The Test of Poverty (Short Version)

The Test of Poverty follows two women living in extreme poverty in West Bengal, India, as they participate in Trickle Up’s program and work to change the effects that generations of poverty have had on their families’ lives. The film shows that addressing the needs of the ultra-poor –those living on less than $1.25 day– involves more than just providing them with capital, and must be viewed through a wider lens. The film also captures the powerful effects that increased self‐confidence and empowerment that come from participating in Trickle Up’s program have in helping women break the vicious cycle of extreme poverty.
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The Trickle Up Pro Poor Innovation Project is a new approach designed to help extremely poor women improve their livelihoods.

Trickle Up was selected in 2007 as one of nine organizations receiving support from the Consultative Group to Assist the Poor.
The project aims to provide women with the resources to take the first steps out of poverty.

West Bengal is one of the poorest states in India, composed mostly of isolated rural villages entrenched in the caste system that has kept people in poverty for generations. In 2007, Trickle Up began working with 300 women, with the goal of helping them graduate in 3 years time from extreme poverty and vulnerability to economic self-sufficiency.

Janet Heisey: If you want to reach the very poor which is the population that we’re working with and that we see in these villages, there’s a different intervention needed.

Narrator: Women from the poorest families in each village were selected to participate in the program. They chose new livelihood activities. Some women chose to raise goats. Others got fish for their ponds. Some got piglets and ducks. The participants received training on how to take care of their new assets. They learned basic veterinary procedures and how to make simple herbal medicines. The mentoring that field workers provided was essential to the success of each participant. Called “handholders”, these field workers visited the women every week.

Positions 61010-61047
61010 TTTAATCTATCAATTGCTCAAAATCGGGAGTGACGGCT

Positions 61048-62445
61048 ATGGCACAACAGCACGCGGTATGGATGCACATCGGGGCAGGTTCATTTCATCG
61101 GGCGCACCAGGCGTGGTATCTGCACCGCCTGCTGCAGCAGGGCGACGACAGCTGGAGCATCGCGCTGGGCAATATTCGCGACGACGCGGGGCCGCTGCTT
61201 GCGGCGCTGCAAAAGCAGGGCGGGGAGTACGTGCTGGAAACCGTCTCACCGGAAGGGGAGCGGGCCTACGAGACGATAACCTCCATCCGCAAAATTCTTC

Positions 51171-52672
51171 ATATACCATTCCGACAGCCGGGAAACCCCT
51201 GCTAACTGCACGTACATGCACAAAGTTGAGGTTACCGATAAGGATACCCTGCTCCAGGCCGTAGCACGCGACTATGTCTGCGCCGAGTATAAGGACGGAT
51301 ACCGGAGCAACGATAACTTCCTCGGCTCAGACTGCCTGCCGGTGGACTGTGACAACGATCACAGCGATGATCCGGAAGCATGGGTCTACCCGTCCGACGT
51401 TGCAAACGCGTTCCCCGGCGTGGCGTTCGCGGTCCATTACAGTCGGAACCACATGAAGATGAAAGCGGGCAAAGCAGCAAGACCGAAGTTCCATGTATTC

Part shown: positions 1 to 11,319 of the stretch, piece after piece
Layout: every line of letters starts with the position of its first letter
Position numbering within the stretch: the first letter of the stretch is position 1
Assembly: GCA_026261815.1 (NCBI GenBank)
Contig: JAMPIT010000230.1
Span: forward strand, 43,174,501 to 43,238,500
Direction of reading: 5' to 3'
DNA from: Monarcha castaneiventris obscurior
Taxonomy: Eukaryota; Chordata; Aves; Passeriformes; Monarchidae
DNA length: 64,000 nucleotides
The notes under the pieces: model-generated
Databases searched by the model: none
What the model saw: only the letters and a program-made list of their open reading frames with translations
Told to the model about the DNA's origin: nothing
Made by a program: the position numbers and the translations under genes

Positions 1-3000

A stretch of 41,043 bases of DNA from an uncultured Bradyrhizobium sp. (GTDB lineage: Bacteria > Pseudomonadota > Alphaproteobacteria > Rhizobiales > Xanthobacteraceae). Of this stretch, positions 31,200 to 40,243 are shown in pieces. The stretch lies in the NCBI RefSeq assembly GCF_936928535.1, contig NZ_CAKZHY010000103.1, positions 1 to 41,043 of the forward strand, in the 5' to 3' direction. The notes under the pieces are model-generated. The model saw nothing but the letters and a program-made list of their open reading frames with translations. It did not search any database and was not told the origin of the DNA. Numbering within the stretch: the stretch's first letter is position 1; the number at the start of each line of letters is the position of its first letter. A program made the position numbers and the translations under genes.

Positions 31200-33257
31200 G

Interviewer: You are sending the kids to school, aren’t you?

Woman: Yes.

Interviewer: The polio vaccine is being given on Sunday.

Woman: Yes, I know.

Narrator: Handholding is more than just checking on the microenterprise. Handholders provided one on one coaching on basic hygiene, ensure that the children went to school, and gave financial advice. The women formed self help groups, where they saved weekly, and took out loans to cover expenses for emergencies, school fees, and to expand their microenterprises. These groups were self-managed, and provided a strong support system for the women.

Many participants like Shamiron Bibi, had no savings or assests when they joined. She did have a small plot of land, but it was infertile. Shamiron Bibi chose to raise goats, and when they bought kids she was able to sell one at a profit. She used that profit to buy the fertilizer and seed she needed to raise a productive rice crop. With training and coaching Bibi started building a better future.

With the profits from their goats and rice, Shamiron Bibi built a new house. For the first time, her family ate three square meals a day.

Jamuna Sardar raised piglets and ducks. With her profits she bought new clothes for her children and began making plans for the future. Her son Kallou started attending school.

Jamuna Sardar: Earlier, I couldn’t afford to buy clothes, or oil, or even soap. Now we have these.

Mashiran Bibi: My wellness has increased. I have become powerful.

Narrator: In October 2009, the women gathered for a graduation ceremony that celebrated their achievements in moving out of extreme poverty together.

Arati Sardar: All of us have been very brave. We understand our world better.

Narrator: They have a new sense of confidence, support from each other, and the determination to build towards brighter futures for their famililes.

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